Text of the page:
The complete remission (CR) rate of fertility-sparing treatment of AEH and early EC patients aged 19–44 is 75% , which is influenced by various factors; and operative hysteroscopy, previous pregnancies, infertility, and megestrol acetate therapeutic regimen are associated with higher remission rates [5, 6]. Longer menstrual cycles and infrequent menstrual bleeding were identified as independent predictive factors for fertility-sparing treatment failure in AEH and early EC patients . Since the risk factors of fertility-sparing treatment of AEH and early EC are not yet fully understood, it is of great significance to explore its risk factors.
Previous studies indicated that CR rate increased as conservative treatment duration was prolonged , and finally CR rate would reach the plateau after 12 months of treatment, at approximately 80% CR rate. Compared with CR rate, the recurrence rate increased continually over time for at least 5 years, which means the risk of recurrence elevated with the extension of fertility-sparing treatment duration . Therefore, patients who haven’t reached CR after 12 months may not be suitable for continuous fertility-sparing treatment. For higher efficiency and safety of hormone therapy in AEH and early EC patients, we should not focus solely on CR, but also identify prognostic makers to predict time to CR.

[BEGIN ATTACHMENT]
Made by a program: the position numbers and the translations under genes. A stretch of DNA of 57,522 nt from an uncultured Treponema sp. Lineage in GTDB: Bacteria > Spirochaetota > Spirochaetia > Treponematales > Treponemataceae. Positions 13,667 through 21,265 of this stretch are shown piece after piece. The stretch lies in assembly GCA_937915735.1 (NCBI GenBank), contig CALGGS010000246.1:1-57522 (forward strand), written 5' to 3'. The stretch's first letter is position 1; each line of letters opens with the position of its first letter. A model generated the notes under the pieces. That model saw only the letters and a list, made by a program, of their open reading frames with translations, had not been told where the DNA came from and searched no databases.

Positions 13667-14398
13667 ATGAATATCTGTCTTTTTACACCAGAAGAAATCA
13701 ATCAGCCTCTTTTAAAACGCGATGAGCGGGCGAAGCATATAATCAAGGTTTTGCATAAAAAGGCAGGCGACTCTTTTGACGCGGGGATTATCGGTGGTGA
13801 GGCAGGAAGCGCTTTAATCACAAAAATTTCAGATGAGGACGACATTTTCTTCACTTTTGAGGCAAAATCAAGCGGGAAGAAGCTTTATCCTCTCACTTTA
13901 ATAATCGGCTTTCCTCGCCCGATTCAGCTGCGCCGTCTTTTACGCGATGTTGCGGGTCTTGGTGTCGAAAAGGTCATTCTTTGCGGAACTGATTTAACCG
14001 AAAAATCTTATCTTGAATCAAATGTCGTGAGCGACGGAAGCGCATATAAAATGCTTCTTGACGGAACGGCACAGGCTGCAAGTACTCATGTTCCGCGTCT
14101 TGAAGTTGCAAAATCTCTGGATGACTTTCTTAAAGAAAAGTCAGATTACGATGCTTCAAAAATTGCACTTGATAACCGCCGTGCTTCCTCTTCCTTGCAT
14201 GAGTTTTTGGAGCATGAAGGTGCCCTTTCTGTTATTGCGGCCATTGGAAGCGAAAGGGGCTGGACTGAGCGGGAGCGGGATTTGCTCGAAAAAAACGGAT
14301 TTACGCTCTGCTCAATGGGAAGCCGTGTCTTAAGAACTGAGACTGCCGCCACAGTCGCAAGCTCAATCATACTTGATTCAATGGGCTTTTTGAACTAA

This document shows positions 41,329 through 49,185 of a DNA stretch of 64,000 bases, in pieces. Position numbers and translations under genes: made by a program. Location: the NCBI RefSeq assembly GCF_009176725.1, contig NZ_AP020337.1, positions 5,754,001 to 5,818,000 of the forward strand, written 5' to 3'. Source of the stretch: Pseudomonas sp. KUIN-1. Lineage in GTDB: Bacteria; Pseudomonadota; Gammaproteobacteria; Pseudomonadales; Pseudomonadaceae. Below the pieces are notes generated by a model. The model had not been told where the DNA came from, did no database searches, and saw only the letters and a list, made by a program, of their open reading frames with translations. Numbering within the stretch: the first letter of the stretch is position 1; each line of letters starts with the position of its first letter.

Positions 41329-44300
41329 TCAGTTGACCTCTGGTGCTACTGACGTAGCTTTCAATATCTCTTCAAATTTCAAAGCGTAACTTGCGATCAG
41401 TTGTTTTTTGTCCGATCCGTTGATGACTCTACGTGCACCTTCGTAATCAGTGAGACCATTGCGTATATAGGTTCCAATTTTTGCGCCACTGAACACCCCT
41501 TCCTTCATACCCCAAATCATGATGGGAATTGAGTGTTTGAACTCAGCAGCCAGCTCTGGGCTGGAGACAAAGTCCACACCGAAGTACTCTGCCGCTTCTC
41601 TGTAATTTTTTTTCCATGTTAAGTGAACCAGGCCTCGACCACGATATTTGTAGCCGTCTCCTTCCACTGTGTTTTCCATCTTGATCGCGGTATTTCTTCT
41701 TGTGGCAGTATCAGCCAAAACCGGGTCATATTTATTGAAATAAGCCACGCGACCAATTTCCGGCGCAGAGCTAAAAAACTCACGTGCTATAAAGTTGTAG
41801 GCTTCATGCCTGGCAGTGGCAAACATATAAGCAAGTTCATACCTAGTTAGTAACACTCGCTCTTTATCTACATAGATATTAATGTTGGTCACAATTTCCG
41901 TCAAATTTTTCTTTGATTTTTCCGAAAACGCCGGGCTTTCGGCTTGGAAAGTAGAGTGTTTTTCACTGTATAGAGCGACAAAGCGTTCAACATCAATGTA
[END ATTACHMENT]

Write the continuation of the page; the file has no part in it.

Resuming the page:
However, risk factors for time to CR in fertility-sparing treatment of AEH and early EC patients have never been evaluated. This study aimed to clarify the risk factors for time to CR to guide the clinical selection of appropriate patients to receive fertility-sparing treatment.
Materials and methods
The clinical characteristics of patients who underwent fertility-sparing treatment for AEH and early EC from January 2012 to December 2019 were collected for retrospective analysis. The study was conducted in Peking University People’s Hospital (Beijing, China).
Patients who met the following criteria were included in our study: (I) Endometrial tissue obtained by dilation and curettage (D&C) confirmed that histological type was restricted to AEH and early EC; (II) Younger than 45 years old; (III) Patients had a strong desire to give birth and request for fertility-sparing treatment and finally reached CR with different time intervals; (IV) Patients diagnosed with early EC underwent pelvic magnetic resonance imaging (MRI) to exclude deep myometrial invasion or extra uterine lesions; (V) All included patients voluntarily agreed to sign informed consent for fertility-sparing treatment. Early EC was defined as endometrioid adenocarcinoma diagnosed with FIGO stage IA, grade 1.
Variables and treatment protocol